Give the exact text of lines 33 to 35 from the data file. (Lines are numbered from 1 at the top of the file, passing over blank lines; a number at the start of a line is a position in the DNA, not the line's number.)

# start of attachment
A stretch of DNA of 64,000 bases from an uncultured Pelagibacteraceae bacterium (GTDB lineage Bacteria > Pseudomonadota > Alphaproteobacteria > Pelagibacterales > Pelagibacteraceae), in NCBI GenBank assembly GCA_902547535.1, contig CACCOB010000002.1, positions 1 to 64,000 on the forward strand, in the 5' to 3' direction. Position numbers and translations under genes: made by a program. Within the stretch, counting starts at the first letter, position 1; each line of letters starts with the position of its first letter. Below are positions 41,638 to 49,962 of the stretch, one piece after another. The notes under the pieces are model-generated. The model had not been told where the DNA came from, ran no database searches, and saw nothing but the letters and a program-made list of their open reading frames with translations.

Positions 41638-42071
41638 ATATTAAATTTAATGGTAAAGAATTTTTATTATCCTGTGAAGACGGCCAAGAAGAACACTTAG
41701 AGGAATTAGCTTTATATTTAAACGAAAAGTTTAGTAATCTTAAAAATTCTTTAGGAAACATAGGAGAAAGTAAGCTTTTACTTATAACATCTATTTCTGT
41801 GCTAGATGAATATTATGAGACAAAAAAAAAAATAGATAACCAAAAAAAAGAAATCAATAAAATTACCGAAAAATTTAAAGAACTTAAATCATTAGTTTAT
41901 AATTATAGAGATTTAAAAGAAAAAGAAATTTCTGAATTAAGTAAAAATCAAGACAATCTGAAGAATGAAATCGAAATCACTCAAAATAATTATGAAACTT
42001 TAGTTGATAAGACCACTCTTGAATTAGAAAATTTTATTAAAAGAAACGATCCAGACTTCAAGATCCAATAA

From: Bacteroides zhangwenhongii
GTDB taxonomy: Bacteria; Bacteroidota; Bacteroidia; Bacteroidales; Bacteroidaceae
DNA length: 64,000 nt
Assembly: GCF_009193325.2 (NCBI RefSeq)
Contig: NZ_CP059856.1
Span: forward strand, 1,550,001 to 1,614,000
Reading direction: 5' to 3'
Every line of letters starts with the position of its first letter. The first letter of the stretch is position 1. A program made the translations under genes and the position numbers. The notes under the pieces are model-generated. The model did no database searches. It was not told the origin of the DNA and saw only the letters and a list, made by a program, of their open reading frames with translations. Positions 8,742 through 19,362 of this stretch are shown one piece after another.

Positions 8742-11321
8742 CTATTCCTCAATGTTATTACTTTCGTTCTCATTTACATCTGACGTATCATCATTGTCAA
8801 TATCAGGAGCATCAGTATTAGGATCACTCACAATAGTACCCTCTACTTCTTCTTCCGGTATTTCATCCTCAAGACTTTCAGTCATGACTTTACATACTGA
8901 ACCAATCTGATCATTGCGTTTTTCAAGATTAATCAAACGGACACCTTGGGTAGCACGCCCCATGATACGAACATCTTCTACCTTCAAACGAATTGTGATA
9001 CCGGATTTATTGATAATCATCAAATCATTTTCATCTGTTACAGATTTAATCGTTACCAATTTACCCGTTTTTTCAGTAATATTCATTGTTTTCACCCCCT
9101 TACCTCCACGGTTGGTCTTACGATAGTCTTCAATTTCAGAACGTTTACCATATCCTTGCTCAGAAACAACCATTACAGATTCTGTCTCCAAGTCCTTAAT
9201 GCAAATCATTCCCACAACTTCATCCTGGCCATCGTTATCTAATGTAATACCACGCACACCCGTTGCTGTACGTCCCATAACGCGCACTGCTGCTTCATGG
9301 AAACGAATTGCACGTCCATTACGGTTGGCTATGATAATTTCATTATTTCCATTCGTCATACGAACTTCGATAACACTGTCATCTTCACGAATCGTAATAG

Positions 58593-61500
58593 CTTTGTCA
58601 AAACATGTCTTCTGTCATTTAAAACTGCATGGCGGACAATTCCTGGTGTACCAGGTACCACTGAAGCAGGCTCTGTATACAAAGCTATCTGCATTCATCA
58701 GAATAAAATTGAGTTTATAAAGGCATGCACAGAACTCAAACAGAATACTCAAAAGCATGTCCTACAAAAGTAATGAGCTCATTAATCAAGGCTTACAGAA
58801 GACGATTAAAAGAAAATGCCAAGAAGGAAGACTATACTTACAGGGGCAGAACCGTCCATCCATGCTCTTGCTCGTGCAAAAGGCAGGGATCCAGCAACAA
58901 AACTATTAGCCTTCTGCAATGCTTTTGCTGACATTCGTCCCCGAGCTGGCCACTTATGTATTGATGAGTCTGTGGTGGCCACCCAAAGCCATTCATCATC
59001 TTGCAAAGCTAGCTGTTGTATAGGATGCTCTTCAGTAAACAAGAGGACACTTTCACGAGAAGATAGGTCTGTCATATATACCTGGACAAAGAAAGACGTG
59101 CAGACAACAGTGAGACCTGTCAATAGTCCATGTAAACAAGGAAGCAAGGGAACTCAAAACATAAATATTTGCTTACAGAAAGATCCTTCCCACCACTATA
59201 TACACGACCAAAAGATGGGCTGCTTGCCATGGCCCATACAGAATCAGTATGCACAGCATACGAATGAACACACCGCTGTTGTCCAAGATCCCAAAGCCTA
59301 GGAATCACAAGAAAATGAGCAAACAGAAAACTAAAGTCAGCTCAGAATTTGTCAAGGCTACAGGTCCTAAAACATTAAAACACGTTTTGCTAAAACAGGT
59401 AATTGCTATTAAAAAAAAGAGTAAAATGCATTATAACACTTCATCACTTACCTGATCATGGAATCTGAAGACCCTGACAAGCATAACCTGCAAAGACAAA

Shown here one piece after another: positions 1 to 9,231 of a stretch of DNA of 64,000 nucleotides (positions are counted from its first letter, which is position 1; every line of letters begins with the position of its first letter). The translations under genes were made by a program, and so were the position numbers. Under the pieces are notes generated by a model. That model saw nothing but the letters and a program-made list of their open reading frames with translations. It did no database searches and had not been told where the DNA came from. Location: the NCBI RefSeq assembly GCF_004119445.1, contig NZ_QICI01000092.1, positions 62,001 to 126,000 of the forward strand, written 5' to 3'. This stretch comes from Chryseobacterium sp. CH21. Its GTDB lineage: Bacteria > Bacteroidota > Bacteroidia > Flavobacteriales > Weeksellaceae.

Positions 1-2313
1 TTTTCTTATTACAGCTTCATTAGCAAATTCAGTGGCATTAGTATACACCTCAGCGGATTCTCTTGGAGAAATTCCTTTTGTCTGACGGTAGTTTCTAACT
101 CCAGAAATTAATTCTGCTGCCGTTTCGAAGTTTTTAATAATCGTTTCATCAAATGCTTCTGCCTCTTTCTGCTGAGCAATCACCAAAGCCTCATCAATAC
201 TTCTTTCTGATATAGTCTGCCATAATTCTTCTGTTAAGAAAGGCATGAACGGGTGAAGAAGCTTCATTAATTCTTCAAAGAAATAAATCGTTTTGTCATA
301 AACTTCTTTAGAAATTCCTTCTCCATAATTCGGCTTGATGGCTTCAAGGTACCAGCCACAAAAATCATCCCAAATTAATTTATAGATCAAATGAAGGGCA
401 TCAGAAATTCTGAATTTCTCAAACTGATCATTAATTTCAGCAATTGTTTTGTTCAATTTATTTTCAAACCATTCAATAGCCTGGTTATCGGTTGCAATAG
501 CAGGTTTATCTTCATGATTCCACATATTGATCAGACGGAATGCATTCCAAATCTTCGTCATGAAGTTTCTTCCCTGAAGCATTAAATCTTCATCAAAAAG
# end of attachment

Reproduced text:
59301 GGAATCACAAGAAAATGAGCAAACAGAAAACTAAAGTCAGCTCAGAATTTGTCAAGGCTACAGGTCCTAAAACATTAAAACACGTTTTGCTAAAACAGGT
59401 AATTGCTATTAAAAAAAAGAGTAAAATGCATTATAACACTTCATCACTTACCTGATCATGGAATCTGAAGACCCTGACAAGCATAACCTGCAAAGACAAA

Shown here one piece after another: positions 1 to 9,231 of a stretch of DNA of 64,000 nucleotides (positions are counted from its first letter, which is position 1; every line of letters begins with the position of its first letter). The translations under genes were made by a program, and so were the position numbers. Under the pieces are notes generated by a model. That model saw nothing but the letters and a program-made list of their open reading frames with translations. It did no database searches and had not been told where the DNA came from. Location: the NCBI RefSeq assembly GCF_004119445.1, contig NZ_QICI01000092.1, positions 62,001 to 126,000 of the forward strand, written 5' to 3'. This stretch comes from Chryseobacterium sp. CH21. Its GTDB lineage: Bacteria > Bacteroidota > Bacteroidia > Flavobacteriales > Weeksellaceae.